Cooking with an Invasive Species

You’ve heard the saying: “when life gives you lemons, make lemonade.” But what about: “when you find invasive species, make pesto?”

Parks and nature centers all over the US recruit volunteers in spring to round up different invasive species and dispose of them in a way that will keep them from coming back. (In case you’re unsure as to why, here’s a link explaining the Problem with Invasive Species.) Though these plant species are harmful to our environment, it still sometimes seems a waste just to toss them — especially if they’re non-toxic and may even have nutritional value.

While working with the Nature Center at Shaker Lakes in Cleveland, OH, The Greenhouse Tavern decided to use one of the invasive species in a recipe. Their species of choice? The garlic mustard.

Garlic mustard. Cooking with an Invasive Speices

Garlic mustard (Alliaria petiolata) grows in woodlands and yards throughout the east. It is related to mustard, not garlic, and has kidney-shaped leaves with scalloped edges that grow in low mounds. The leaves die back in the late spring and the plant sends up a stalk with pointier leaves and clusters of small white flowers. The easiest way to identify garlic mustard is by the strong garlicky odor it releases when you crush the leaves. It is believed that garlic mustard was brought from Europe as a food plant in the 1800s. It’s leaves, high in vitamins A and C, were boiled in soups and eaten in salads. How can this be bad?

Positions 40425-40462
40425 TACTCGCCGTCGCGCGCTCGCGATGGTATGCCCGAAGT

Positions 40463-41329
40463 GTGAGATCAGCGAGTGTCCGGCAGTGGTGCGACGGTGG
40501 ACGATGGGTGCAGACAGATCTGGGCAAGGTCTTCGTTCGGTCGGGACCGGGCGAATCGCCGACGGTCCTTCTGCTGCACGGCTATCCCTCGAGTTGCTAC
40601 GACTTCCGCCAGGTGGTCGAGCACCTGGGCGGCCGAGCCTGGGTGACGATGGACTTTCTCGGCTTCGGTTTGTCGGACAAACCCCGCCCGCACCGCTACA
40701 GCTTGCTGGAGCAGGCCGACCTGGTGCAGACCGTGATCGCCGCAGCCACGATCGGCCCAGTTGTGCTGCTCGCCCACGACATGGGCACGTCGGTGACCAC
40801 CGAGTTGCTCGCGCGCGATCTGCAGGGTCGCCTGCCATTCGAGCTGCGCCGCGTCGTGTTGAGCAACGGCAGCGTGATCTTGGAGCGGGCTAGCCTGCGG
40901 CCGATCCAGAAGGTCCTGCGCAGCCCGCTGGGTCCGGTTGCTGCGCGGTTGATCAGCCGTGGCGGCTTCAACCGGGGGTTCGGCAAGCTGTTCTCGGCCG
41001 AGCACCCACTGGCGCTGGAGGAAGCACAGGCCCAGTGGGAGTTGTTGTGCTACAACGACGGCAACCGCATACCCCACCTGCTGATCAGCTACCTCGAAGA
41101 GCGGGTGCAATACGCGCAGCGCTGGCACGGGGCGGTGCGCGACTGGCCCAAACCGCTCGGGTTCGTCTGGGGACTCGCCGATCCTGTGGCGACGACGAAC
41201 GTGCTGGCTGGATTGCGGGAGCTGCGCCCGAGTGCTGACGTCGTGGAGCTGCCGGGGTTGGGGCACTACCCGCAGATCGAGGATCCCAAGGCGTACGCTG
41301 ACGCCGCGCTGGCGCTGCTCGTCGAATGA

Garlic mustard in the forest. Cooking with an Invasive Speices

Things went sour for garlic mustard when it escaped from the garden and started growing in the forest. Since this European plant has no natural predators in the US, it was able to thrive and out-compete native plants. It has displaced a native mustard called toothwort. Toothwort is important to the survival of the West Virginia white butterfly because it is the only host plant for this butterfly. If West Virginia whites lay their eggs on garlic mustard, the caterpillars typically die before reaching maturity due to the chemicals in garlic mustard. Garlic mustard spreads easily because each tiny flower produces hundreds of seeds. If you find this plant in your backyard (or neighborhood), you should pull it up to help protect the forest and West Virginia whites.

West Virginia White butterfly. Cooking with an Invasive Speices

And then make pesto!

Here’s what you’ll need:

1 head garlic
4 bunches garlic mustard
1 cup Marcona almonds
Extra virgin olive oil

Place all items in food processor.
Add olive oil until a thick paste is created.

Voila! Garlic mustard pesto.

Serve in salads, on toasted french bread, or tossed in your favorite pasta. Yum!

Garlic mustard pesto. Cooking with an Invasive Species

See also:
Invasive Species: What Everyone Needs to Know
“Food Under Your Feet” Cooking with Weeds. Culinary and Medicinal Uses of Invasive Weeds.

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